This Ugandan Entrepreneur Is Giving Broken Bikes A Whole New Life With Bamboo Stems
What does a bicycle have to do with a stem of bamboo? Not much, you might think. But then, you might have to think again.
On a typical working day, this Ugandan entrepreneur can be seen fiddling with bamboo sticks at his modest workshop located in the country’s capital, Kampala. His purpose? Certainly not the regular which tend towards furniture-making or some of the other more common uses of that woody grass.
As would any furniture maker, he inspects, measures, cuts, fastens, and joins. But to what end? Well, here’s the twist; Noordin Kasoma runs a small bamboo workshop in his homeland alright, but unlike most, his work is not about making furniture or cane. It’s about giving a new lease of life to broken bicycles.
The Ugandan entrepreneur transforms stems of bamboo into durable bicycle frames that have an aesthetic, ergonomic, and economic appeal. With a reasonable length of bamboo and some fastening material, he refurbishes old, broken bicycles and transforms them into amazing two-wheelers that can go the distance in Tour-de-France.
Just as is the case for most parts of Africa, bicycles are quite common in Uganda as they serve a number of purposes ranging from domestic transport to leisure and sport.
In the rural parts of the country where some of its remotest communities can be found, it’s quite a common sight as the locals rely on the two-wheelers for long distance journeys.
Apart from the fact that those areas might be inaccessible by any other mode of road transport, there is also the economic factor which suggests that more than any other, purchasing bicycles are within the financial reach of most people. Hence, the need to make them more affordable and available.
And Noordin is making that happen. With some assistance from his 20-strong staff and trainees, the Ugandan entrepreneur is now making steel and aluminium-framed bicycles seem like ‘the old bloke at the club.’
The use of bamboo in bicycles does seem like a no-brainer, though. They are strong, durable, lightweight, comfortable, and flexible. This makes them great for off-road use. And they are abundant in nature too – this means that they are quite inexpensive to procure when compared to the more popular materials. It does beg the question why they are yet an unpopular choice when they do perhaps twice as good a job for a fraction of the cost.
As he told Reuters, “Bamboo is flexible; due to that flexibility it gives that kind of shock-absorbing property when you’re riding especially off-road. The bamboo itself tries to absorb the shocks that you are passing through better than steel or aluminium.”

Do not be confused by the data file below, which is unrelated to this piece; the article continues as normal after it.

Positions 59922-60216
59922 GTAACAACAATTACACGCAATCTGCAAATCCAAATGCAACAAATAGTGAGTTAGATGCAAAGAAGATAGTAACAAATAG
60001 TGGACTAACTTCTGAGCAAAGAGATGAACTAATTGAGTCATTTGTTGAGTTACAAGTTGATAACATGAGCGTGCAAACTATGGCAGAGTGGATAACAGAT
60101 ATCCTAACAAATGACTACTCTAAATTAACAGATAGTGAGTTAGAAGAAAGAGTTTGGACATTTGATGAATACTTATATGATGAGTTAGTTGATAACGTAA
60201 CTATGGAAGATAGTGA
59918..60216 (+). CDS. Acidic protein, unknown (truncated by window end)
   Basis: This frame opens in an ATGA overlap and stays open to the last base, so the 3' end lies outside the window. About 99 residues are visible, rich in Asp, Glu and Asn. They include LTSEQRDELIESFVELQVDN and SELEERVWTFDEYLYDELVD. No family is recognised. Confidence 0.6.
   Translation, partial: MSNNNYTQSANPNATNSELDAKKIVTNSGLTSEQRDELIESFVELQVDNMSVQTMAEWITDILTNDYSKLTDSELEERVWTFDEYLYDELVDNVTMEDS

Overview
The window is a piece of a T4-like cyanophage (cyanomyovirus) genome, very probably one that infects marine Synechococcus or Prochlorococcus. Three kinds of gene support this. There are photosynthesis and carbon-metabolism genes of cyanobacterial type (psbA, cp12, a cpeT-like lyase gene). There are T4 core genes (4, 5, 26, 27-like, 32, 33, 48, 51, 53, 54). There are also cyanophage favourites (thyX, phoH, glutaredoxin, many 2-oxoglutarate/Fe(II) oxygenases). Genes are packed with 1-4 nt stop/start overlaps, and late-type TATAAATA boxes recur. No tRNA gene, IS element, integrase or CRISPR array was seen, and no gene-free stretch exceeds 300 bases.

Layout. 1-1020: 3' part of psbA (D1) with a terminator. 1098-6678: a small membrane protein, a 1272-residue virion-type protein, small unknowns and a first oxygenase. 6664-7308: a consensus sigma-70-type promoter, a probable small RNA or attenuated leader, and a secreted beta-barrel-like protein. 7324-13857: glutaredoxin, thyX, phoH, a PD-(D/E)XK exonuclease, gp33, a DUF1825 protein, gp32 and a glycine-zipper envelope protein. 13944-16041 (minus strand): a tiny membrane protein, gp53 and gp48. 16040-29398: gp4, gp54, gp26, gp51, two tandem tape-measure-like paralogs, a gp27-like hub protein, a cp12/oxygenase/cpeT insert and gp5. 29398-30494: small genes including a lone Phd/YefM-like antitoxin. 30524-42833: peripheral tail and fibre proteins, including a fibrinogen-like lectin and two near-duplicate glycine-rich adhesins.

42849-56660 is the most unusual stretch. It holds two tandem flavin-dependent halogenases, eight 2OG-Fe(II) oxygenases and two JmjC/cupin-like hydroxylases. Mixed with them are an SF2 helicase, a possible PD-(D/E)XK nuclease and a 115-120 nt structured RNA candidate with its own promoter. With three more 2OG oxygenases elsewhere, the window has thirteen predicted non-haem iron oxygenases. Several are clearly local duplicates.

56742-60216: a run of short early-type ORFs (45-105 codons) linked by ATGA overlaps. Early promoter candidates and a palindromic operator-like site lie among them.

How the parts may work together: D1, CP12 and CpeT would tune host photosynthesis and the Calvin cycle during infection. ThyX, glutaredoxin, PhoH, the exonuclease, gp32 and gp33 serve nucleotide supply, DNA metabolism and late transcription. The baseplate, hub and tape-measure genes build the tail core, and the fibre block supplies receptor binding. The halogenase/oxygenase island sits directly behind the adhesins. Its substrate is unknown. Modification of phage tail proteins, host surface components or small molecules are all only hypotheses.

Off-road cycling aficionados across various parts of the world may be quite aware of bamboo as a better substitute to the usual suspects when it comes to cycling in bumpy and difficult-to-navigate terrains. In fact, the material is relatively well-known and already in use in some circles.
Hence, to add a tinge of unique Ugandan spice to the fabrication process, Noordin and his workers join the cut and cured pieces of bamboo together with a special material – bark cloth collected from the inner bark of a tree commonly called Mutuba in Uganda.
After harvesting this clothing material from the tree, what follows is a treatment that involves soaking the material in some kind of resin. After sufficient quantities of the resin are imbibed into the bark cloth, it is the then wound around the joints and allowed to dry.
Upon drying, the joints bearing the adhesive material become stiff and coarse, and these fibrous portions are then sanded to a smooth, shiny finish using emery-like material. The whole operation demands for sourcing of best-quality bamboo, treatment with insecticides, curing, precise measurements, and some artistic flair. Put all that together, and you get a bicycle frame that will give every broken bike a whole new life.
Noordin’s skill at refurbishing broken bicycles was possibly honed during his training stint with Craig Calfee; an American bike frame designer. He also told Reuters about the many hours he spent peering over tutorial videos on the internet. His choice of bamboo as ‘Material-in-Chief,’ however, may have been influenced by its availability and efficacy.
Noordin’s workshop design bicycle frames of different specifications and sizes. His establishment currently design frames for mountain bikes, road bikes, travel bikes, racing bikes, and city bikes. He also gets special requests for custom-made bike frames.
Noordin calls his brand of bamboo-framed bikes “Boogaali,” which is a fusion of the word ‘Bamboo’ with ‘Gaali,’ which means bicycle in the local Luganda dialect.
Even though the bicycles costs between USD 350.00 and USD 450.00 apiece – still relatively steep – it is a much more affordable option when compared to the alternatives, and that may explain why the bamboo bikes are seeing considerable patronage from riders. Some even say you could purchase two of the bicycles with the amount of money it’d cost you to import a steel or aluminium frame, plus taxes.
Noordin Kasoma is giving broken bicycles a rebirth with some fine craftsmanship and with the evidence on display, it sure is shaping up into one hell of a joyride for his establishment.
Featured Image Courtesy: boogaalibikes.com